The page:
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The Mythomaniacs by Jules Bass

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The Lost Princess of Oz - Fully Illustrated

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by Jeanne White Eagle

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The Mythomaniacs
by Jules Bass
When a simple trick goes wrong, 15 year-old Gilbert, amateur magician & illustrator of his father's fairy tales, accidentally transforms a group of readers into characters from his books (and himself into the spitting image of the magician Merlin). Struggling to find a way to bring everyone-including himself-back to normal, he embarks upon a wild odyssey through the world of his own fairy tales.

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The Mystic Travelogues (Volume 1)
by J.C. Nusbaum
Ten-year-old Tug is lost in the world, even to himself. Shuffled from one relative to the next, he has no place to call home and no sense of what his future will hold. But when destiny intervenes and sends Tug and his cousin Jodie to stay with a distant uncle in Vermont, they could not anticipate the strange occurrences at the enchanted old house. When their uncle disappears under mysterious circumstances, the two children begin a journey that will challenge their courage and reveal magic both underneath them and inside of them.

Travel to a mystic destination—
where animals know your destiny,
where dangerous Nomes lurk in the shadows,
and where a stuffed bear can bring you to life.

Visit the Mystic Travelogues Website

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Mystical Numerology: The Creative Power of Sounds and Numbers
by John B. Pehrson
Mystical Numerology is a practical introduction to a new science of numbers which opens up new vistas and avenues of self-exploration and growth for both the beginner and the seasoned numerologist. In its integration of ancient wisdom traditions from many cultures with both number symbolism and sound, Mystical Numerology is unique in the field of numerology and goes far beyond the usual books to offer insights that resonate with the soul. Reflecting thousands of hours of research and application of the theory to the lives of real people, Pehrson's pioneering tour de force offers a valuable way for us to access the power of numbers to help guide us through this transitional time. In its articulation of a new 13-month calendar, it can help shift global culture into a new, more viable paradigm.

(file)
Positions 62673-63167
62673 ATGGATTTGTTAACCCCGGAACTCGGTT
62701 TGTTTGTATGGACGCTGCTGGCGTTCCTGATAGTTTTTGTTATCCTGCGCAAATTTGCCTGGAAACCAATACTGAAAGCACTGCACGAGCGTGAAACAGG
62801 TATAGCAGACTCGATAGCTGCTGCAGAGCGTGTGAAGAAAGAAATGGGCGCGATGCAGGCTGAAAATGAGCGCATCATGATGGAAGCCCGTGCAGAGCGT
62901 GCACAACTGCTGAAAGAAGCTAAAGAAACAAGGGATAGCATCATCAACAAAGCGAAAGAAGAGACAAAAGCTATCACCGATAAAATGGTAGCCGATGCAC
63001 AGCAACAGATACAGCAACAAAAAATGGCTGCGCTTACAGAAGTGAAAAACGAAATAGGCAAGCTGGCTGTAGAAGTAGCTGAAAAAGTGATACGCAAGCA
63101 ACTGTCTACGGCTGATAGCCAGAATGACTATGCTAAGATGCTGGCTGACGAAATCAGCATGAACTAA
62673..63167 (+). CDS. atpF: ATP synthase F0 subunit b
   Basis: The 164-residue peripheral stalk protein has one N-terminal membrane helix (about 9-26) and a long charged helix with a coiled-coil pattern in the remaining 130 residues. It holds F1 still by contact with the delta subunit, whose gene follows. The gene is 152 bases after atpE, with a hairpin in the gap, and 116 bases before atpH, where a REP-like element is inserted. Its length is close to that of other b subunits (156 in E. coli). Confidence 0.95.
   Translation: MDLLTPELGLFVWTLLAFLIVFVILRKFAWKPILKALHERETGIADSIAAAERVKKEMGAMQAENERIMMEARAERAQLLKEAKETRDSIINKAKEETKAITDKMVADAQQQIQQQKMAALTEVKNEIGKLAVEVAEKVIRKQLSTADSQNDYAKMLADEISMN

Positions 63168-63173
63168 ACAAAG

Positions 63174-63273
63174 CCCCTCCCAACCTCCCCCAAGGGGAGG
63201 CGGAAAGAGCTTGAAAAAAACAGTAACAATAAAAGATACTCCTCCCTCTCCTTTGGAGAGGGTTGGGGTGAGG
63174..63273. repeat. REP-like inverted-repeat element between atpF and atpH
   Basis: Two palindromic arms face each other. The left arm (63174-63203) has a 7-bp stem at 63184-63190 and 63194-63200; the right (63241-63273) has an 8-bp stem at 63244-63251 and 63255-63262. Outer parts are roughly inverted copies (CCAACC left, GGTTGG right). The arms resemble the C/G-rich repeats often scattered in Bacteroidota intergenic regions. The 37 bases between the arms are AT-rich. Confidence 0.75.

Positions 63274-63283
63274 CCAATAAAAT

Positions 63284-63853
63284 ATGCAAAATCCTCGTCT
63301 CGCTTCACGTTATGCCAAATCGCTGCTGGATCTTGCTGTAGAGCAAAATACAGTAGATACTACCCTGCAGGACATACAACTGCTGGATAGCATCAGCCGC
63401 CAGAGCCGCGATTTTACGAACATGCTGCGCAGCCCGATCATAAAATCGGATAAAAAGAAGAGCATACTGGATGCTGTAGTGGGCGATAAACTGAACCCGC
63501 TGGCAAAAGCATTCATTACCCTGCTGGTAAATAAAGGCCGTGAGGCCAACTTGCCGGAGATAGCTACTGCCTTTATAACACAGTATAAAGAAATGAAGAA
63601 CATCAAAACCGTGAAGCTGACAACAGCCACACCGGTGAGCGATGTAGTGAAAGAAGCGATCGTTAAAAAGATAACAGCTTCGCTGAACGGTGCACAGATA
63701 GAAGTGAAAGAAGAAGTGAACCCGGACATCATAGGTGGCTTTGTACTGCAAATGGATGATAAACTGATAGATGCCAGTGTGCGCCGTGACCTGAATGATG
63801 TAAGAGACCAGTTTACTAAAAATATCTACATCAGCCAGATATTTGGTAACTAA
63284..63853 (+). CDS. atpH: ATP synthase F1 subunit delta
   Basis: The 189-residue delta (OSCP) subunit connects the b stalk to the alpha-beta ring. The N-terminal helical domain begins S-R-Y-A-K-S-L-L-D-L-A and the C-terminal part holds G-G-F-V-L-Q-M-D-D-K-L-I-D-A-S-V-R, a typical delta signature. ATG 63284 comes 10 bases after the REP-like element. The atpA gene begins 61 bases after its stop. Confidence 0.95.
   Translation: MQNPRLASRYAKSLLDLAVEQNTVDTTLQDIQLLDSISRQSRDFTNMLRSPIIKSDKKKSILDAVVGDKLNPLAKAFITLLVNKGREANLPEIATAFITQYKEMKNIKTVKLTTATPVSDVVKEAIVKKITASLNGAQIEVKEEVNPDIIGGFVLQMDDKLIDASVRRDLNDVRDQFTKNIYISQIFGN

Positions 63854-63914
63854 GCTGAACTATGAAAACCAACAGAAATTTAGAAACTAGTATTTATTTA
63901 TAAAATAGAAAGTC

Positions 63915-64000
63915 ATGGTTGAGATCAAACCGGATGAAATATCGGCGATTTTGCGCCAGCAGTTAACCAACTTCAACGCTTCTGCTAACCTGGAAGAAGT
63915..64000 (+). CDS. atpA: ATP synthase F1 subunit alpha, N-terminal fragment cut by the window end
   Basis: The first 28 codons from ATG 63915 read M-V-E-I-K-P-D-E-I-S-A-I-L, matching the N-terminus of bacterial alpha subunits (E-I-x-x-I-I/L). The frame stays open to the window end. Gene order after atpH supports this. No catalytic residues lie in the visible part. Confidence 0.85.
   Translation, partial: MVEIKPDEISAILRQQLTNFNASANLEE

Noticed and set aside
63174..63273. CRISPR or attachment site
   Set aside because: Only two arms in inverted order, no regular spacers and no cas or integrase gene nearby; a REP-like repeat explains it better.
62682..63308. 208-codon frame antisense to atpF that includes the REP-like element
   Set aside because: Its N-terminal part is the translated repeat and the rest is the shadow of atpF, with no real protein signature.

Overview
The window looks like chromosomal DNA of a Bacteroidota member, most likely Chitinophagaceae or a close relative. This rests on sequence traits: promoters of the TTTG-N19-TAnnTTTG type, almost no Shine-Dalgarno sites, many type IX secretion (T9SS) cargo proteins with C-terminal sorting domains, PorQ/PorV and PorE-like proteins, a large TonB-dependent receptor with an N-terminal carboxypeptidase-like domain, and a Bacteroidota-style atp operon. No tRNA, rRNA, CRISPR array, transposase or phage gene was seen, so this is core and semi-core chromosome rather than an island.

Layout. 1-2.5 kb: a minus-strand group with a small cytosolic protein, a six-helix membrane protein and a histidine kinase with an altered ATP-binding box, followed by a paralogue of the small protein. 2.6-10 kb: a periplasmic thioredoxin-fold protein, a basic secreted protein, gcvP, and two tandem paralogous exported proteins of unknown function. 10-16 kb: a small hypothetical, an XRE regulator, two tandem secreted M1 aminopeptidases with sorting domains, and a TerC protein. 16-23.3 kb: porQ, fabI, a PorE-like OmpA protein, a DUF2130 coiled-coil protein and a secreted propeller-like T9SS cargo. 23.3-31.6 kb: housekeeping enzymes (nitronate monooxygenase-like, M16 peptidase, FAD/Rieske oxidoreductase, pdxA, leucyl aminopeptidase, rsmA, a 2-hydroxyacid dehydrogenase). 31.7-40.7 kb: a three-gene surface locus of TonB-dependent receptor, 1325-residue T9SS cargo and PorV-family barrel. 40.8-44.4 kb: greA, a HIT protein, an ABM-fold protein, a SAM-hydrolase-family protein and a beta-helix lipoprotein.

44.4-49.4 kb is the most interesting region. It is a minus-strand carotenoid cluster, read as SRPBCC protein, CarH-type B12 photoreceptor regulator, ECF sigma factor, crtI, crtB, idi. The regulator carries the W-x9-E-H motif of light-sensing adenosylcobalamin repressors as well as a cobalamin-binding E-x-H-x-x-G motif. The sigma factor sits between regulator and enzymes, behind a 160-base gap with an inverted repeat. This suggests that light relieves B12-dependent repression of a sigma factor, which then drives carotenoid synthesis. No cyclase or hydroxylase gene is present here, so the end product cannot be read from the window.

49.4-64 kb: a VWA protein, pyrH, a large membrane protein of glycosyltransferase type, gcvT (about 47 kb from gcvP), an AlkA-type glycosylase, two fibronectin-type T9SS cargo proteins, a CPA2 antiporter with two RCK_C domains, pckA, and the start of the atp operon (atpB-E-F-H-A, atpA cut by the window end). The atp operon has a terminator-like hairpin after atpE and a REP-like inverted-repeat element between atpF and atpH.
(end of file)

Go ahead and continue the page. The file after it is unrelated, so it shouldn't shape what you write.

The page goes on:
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Grace: A Journey from Betrayal to Healing
by Jeanne White Eagle
Jeanne White Eagle’s book, Grace, is an exploration of the questions, “How is the horror of betrayal from those one has so deeply trusted, even possible? And how then, do relationships (friends, relatives, countries) so split apart, heal?”

These questions are awakened on a trip Jeanne and her husband John Pehrson take to Bosnia in 2007. She encounters the victims of the war and their stories first hand.

Not long after her time in Bosnia, haunted by questions brought on by what she had seen and heard, Jeanne herself goes through an encounter of personal betrayal of devastating proportions. In her journey to heal she wrestles with confusion, suppressed emotions of anger and feelings of depression, including the constant struggle of self examination. She soon comes to realize that her own experience carries the answers she has been searching for to the questions born in Bosnia.

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The Missing Boatman
by Keith C. Blackmore
Miracles are happening.  Pray to God they stop.

Visit Keith C. Blackmore's website

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How to Survive and Thrive in the Coming Earth Changes
by Susan Mehrtens, Ph.D.
"In How to Survive and Thrive in the Coming Earth Changes, Mehrtens has given us a valuable road map through the changes that are now upon us. No matter where you are on the spiritual path, this brilliant collection of essays will offer you something valuable."
- John Pehrson, author of Journey for the One

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C.G. Jung and Our Collective Future
by Susan Mehrtens, Ph.D.
The Swiss psychiatrist Carl Jung is well known as the father of analytical psychology, the developer of the concept of the archetype, and the genius who understood the relevance of alchemy to psychology. Less well known is that Jung was also the coiner of the phrase “New Age,” and a pioneer in preparing for what he called the “Age of Aquarius.”

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Jung the Man: His Life Examined
by Susan Mehrtens, Ph.D.
Many people know Carl Jung as the father of analytical psychology and the developer of the concept of the archetype. Less well-known is that Jung coined the phrase “New Age” and pioneered in preparing people for what he called the “Age of Aquarius.” But how many people really know Jung the man, the human being, husband, father and friend? The human side of Jung has often been forgotten in the focus we put on his ideas, concepts and psychology.

This succinct biography presents a vivid picture of Jung via:
~ a short synopsis of life
~ a portrait of the man through his likes and dislikes, hobbies and interests
~ an assessment of his type and personality
~ an analysis of his shadow side and his complexes
~ an image of Jung at home, as husband and father
~ Jung, the “ladies’ man,” surrounded by his “Valkyries”

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Forgotten Fairytales Volume 2: Legends of Number Nip
From the Editor's Preface: